A FEW BROOKLYN SPACES:
(photograph by Maximus Comissar)
This one was a big surprise to me — I’d never heard of the space, and [founder and president] Eva Radke contacted me to come check it out. I was floored by everything she was doing: diverting hundreds of tons of materials from the waste stream, partnering with dozens of nonprofits to donate used items, selling amazingly unique things for incredibly low prices, not to mention working to reform a zillion-dollar industry. Eva is tireless and so, so passionate; it was a joy to spend an afternoon with her, and I couldn’t be more excited about all her successes.
(photograph by Alix Piorun)
My sister does a lot of work at this farm, which is a spectacular oasis in the middle of Bushwick, under the elevated train tracks, across the street from some housing projects. She told me that there is nothing more rewarding in her life than unlocking the farm on a Saturday morning and seeing dozens of kids from the projects come sprinting out to spend the afternoon planting, building, and just hanging out at the farm.
(photograph courtesy Brooklyn Spaces)
If I had to pick one space that most represents the gumption, endless creativity, talent, DIY ethos, and underground spirit of what Brooklyn means to me, this would be it. I was devastated to hear that they’re losing their lease, but [founders] Anya Sapozhnikova and Kae Burke are two of the most tireless, hardest-working performers I have ever met, so I’m sure they’ll land on their feet.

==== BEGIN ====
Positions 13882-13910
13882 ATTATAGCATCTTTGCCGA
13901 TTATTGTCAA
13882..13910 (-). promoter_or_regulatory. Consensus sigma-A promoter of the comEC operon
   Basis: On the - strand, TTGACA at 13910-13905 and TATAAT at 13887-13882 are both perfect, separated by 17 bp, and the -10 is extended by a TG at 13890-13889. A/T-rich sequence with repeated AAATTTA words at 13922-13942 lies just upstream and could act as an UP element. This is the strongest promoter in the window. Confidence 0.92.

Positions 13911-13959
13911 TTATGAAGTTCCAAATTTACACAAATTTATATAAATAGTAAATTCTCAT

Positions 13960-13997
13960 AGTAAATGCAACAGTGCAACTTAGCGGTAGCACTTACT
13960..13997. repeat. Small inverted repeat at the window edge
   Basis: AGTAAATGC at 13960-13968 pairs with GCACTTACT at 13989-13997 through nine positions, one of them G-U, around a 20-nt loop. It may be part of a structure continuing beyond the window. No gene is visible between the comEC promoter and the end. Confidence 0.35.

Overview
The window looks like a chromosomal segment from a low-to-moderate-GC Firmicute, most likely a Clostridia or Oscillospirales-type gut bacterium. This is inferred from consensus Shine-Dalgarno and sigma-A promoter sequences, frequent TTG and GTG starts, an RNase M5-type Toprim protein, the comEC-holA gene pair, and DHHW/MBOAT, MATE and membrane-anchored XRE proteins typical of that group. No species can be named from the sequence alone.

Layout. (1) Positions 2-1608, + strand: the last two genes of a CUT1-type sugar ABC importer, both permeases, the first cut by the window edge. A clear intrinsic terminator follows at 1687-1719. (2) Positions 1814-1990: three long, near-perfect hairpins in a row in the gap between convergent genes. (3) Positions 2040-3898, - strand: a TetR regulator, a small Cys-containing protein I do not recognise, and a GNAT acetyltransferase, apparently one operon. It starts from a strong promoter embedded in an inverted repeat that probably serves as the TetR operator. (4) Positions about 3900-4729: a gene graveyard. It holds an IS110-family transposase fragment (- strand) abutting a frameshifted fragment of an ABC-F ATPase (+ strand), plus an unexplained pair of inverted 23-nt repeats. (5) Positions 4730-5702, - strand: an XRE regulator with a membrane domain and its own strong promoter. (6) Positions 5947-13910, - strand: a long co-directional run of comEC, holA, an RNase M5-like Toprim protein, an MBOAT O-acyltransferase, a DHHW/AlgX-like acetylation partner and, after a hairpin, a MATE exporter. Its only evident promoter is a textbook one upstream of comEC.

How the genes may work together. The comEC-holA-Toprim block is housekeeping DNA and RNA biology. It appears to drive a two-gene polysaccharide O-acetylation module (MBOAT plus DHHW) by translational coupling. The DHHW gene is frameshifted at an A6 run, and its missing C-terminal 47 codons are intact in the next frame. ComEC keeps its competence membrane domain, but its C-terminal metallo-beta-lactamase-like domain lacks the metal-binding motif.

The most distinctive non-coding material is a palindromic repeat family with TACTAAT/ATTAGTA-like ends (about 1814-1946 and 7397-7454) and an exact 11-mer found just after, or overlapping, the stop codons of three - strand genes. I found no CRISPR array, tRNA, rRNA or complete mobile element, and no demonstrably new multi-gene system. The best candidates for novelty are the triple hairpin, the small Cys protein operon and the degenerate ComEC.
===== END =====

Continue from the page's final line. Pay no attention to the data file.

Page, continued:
(photograph by Maximus Comissar)
Gowanus Ballroom doesn’t have events that regularly, but when they do, you should drop everything and go. Some things I have loved there: enormous art installations that you can climb around in, literally death-defying aerial acts, dancing like a loon to Morgan O’Kane’s spectacular bluegrass, a piano dropped 50 feet onto a tower of champagne glasses, a shopping cart catapult. They’ve worked with Swimming Cities, Flambeaux Fire, the Popsickle poetry event, the Gowanus Circus, the International Performance Art Festival, the Idiotarod — just everything awesome.
(photograph by Maximus Comissar)
This is just a mind-blowing space. It dates back to the Industrial Revolution, when it contained a massive coal-fired furnace that heated the surrounding buildings. And it’s now full of so many big crazy machines — masher, still, fermentor tanks — things I’d never seen before and was so awestruck by. And the company embodies the idea of “small batch,” with a tiny staff who smell and taste each and every batch they brew before deeming it acceptable to bottle.